Thoughts on Spraying Burndown Herbicides

Mark VanGessel, Extension Weed Specialist;

We all want our herbicides to work NOW and to be 100% effective. As the old saying goes, you can have it done fast, effective, or cheap/convenient – pick two because all three are probably not achievable. This time of year I get calls about how fast specific herbicides take to work and when is the best time to spray.

You will not find a definitive answer on when to spray burndown applications. My rule of thumb is: 1) the wheat should be growing, and weeds are putting on growth; 2) temps are close to 60ish and 2) there is not an expected severe change in weather pattern the following 24hrs. Often in early spring, farmers are spraying to “beat the weather” and then temps drop and products do not work as well.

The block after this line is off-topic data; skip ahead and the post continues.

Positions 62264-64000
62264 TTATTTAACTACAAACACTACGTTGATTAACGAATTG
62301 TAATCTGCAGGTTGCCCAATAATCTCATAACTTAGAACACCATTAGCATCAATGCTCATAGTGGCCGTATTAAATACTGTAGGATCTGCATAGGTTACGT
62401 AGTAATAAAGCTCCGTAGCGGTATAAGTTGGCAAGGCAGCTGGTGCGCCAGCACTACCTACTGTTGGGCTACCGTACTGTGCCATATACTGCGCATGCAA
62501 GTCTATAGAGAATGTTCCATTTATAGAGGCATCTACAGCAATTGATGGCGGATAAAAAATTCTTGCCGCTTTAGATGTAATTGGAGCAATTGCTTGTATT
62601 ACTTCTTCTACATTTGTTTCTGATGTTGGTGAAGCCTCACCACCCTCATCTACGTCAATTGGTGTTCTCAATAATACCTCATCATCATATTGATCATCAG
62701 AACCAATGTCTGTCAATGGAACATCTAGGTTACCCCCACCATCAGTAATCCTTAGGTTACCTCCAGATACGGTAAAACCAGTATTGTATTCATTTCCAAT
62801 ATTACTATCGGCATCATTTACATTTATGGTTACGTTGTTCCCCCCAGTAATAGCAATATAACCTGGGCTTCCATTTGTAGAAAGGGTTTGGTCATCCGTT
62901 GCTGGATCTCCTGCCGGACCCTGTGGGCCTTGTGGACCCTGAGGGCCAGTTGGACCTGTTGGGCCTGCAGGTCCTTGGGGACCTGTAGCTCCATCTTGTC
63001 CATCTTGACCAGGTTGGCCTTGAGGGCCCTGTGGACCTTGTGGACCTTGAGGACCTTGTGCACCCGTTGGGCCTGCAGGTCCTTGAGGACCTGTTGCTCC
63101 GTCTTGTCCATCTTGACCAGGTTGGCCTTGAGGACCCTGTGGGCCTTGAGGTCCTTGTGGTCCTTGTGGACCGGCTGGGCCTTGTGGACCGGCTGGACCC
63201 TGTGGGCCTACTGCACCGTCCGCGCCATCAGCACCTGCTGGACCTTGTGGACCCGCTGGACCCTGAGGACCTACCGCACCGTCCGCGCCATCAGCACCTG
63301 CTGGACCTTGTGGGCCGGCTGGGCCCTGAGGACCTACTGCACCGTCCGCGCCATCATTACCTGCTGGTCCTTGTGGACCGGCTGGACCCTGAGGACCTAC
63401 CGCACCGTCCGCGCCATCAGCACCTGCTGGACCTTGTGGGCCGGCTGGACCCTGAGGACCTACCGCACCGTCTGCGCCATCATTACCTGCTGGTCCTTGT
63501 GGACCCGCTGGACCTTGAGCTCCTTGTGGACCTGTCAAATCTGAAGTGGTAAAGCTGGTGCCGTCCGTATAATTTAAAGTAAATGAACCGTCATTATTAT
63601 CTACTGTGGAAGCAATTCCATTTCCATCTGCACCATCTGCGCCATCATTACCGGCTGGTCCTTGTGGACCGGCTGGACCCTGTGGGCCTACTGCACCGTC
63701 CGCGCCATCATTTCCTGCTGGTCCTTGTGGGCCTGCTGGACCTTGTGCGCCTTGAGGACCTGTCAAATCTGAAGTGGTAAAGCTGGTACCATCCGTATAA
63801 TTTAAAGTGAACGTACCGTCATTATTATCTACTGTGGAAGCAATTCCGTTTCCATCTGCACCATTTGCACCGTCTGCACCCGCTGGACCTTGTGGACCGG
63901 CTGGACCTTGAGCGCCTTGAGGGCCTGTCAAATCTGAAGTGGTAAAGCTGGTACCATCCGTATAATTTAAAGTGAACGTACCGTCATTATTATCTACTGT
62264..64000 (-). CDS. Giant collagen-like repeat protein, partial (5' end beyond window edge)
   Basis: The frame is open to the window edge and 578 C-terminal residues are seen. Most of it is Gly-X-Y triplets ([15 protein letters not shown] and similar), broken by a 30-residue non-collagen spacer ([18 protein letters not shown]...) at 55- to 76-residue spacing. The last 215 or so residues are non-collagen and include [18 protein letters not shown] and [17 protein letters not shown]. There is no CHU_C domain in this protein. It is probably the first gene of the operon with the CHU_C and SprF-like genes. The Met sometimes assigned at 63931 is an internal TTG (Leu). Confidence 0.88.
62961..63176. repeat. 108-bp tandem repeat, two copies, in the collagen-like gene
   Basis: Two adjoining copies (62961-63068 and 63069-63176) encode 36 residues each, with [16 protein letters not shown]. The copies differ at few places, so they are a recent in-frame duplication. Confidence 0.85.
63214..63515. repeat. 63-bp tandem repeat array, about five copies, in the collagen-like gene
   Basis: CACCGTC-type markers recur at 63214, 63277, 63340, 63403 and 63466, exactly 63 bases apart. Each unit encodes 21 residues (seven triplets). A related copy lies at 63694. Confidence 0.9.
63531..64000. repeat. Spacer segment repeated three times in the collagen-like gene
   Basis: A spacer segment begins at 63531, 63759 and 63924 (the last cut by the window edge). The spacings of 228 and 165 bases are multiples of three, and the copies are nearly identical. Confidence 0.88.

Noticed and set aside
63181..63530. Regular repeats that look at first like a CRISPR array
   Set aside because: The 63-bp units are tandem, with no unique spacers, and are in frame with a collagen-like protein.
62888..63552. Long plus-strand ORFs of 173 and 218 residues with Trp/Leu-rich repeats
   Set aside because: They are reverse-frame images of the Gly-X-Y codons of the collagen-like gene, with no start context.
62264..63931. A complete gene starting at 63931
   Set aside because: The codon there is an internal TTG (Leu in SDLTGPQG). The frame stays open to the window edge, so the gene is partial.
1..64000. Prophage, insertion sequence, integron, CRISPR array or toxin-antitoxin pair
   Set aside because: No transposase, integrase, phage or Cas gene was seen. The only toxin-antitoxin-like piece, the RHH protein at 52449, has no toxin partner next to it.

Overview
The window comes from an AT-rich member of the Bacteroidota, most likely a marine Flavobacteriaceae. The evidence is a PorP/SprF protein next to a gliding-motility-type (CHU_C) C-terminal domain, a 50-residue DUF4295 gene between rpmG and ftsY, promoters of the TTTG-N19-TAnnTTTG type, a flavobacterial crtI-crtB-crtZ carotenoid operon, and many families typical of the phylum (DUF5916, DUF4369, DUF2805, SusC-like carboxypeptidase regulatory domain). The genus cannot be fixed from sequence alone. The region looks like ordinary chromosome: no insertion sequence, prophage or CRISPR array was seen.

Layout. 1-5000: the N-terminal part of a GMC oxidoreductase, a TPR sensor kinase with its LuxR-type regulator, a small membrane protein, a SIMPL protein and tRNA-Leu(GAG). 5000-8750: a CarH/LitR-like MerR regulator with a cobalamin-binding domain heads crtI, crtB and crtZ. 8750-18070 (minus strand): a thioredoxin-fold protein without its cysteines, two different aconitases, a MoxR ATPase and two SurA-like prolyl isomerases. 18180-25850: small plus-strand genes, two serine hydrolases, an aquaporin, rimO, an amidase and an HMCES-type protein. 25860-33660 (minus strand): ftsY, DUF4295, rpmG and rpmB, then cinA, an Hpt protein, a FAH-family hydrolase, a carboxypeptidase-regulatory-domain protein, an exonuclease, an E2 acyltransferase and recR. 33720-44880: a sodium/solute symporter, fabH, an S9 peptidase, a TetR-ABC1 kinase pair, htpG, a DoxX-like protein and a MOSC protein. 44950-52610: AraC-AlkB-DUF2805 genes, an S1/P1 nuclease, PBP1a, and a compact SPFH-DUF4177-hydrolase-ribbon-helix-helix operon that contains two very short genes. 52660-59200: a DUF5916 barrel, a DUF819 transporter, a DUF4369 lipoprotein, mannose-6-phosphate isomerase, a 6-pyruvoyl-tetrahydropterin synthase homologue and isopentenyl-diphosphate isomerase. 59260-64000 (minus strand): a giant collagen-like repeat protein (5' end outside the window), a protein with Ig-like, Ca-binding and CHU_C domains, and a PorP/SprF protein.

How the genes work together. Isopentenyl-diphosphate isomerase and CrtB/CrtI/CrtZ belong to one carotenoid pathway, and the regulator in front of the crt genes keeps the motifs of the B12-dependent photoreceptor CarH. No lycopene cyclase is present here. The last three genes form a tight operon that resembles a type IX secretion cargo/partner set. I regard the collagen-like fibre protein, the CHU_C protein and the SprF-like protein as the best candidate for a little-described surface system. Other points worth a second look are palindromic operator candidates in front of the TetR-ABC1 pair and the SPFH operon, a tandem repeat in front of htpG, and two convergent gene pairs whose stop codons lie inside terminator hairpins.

Another thought is how often does the treatment “not work” and how often we are not patient enough. Herbicides that rely on translocation work slow this time of year, don’t expect full results for at least 14 days for these types of herbicides (i.e. glyphosate, 2,4-D, dicamba, Harmony Extra, Canopy EX).

Contact herbicides require full sunlight for optimum control (i.e. paraquat, Sharpen, Liberty) and there is little we can do about this. Tankmixing paraquat with a triazine herbicide (atrazine, simazine, or metribuzin) can enhance its performance in the spring.

If weather is questionable, it is often better to wait for improved conditions than trying to get the field treated. With all that said, and working around windy conditions (or lack of wind in the case of temperature inversions) and rain, that gives us limited time in March and April to spray. So it is tough to expect a “one and done” approach for burndown treatments. Be sure to allow adequate time for the products to work as well as time to retreat or plan on treating in sequence with an application early for the most problem weeds and follow-up at planting with a second application.